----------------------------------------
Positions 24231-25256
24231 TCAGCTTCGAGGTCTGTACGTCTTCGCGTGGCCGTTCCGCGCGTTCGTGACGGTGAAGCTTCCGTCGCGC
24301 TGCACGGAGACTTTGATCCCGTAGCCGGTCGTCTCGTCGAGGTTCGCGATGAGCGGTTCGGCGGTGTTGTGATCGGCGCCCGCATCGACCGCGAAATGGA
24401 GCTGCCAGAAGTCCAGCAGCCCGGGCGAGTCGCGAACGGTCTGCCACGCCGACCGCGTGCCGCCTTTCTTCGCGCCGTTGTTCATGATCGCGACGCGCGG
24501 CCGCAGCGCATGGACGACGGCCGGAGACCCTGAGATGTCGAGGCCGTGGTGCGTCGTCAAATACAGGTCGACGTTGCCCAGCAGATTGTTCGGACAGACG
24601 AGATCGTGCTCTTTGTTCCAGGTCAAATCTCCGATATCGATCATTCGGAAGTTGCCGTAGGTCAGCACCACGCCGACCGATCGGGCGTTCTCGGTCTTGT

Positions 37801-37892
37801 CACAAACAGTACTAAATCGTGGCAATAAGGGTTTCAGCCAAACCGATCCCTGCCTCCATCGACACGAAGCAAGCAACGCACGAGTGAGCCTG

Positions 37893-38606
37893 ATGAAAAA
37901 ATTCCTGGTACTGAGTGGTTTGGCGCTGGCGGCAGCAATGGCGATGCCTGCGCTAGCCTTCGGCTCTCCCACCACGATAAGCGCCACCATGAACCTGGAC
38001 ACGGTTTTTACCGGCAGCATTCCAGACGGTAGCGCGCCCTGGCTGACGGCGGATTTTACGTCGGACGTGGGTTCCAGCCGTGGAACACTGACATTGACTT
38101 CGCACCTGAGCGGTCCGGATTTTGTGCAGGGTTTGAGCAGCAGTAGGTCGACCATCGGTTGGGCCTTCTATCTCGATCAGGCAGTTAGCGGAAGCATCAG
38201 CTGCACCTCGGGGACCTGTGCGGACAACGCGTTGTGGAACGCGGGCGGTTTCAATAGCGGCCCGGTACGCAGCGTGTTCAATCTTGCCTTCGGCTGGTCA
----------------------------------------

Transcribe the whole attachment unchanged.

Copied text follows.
Positions 24231-25256
24231 TCAGCTTCGAGGTCTGTACGTCTTCGCGTGGCCGTTCCGCGCGTTCGTGACGGTGAAGCTTCCGTCGCGC
24301 TGCACGGAGACTTTGATCCCGTAGCCGGTCGTCTCGTCGAGGTTCGCGATGAGCGGTTCGGCGGTGTTGTGATCGGCGCCCGCATCGACCGCGAAATGGA
24401 GCTGCCAGAAGTCCAGCAGCCCGGGCGAGTCGCGAACGGTCTGCCACGCCGACCGCGTGCCGCCTTTCTTCGCGCCGTTGTTCATGATCGCGACGCGCGG
24501 CCGCAGCGCATGGACGACGGCCGGAGACCCTGAGATGTCGAGGCCGTGGTGCGTCGTCAAATACAGGTCGACGTTGCCCAGCAGATTGTTCGGACAGACG
24601 AGATCGTGCTCTTTGTTCCAGGTCAAATCTCCGATATCGATCATTCGGAAGTTGCCGTAGGTCAGCACCACGCCGACCGATCGGGCGTTCTCGGTCTTGT

Positions 37801-37892
37801 CACAAACAGTACTAAATCGTGGCAATAAGGGTTTCAGCCAAACCGATCCCTGCCTCCATCGACACGAAGCAAGCAACGCACGAGTGAGCCTG

Positions 37893-38606
37893 ATGAAAAA
37901 ATTCCTGGTACTGAGTGGTTTGGCGCTGGCGGCAGCAATGGCGATGCCTGCGCTAGCCTTCGGCTCTCCCACCACGATAAGCGCCACCATGAACCTGGAC
38001 ACGGTTTTTACCGGCAGCATTCCAGACGGTAGCGCGCCCTGGCTGACGGCGGATTTTACGTCGGACGTGGGTTCCAGCCGTGGAACACTGACATTGACTT
38101 CGCACCTGAGCGGTCCGGATTTTGTGCAGGGTTTGAGCAGCAGTAGGTCGACCATCGGTTGGGCCTTCTATCTCGATCAGGCAGTTAGCGGAAGCATCAG
38201 CTGCACCTCGGGGACCTGTGCGGACAACGCGTTGTGGAACGCGGGCGGTTTCAATAGCGGCCCGGTACGCAGCGTGTTCAATCTTGCCTTCGGCTGGTCA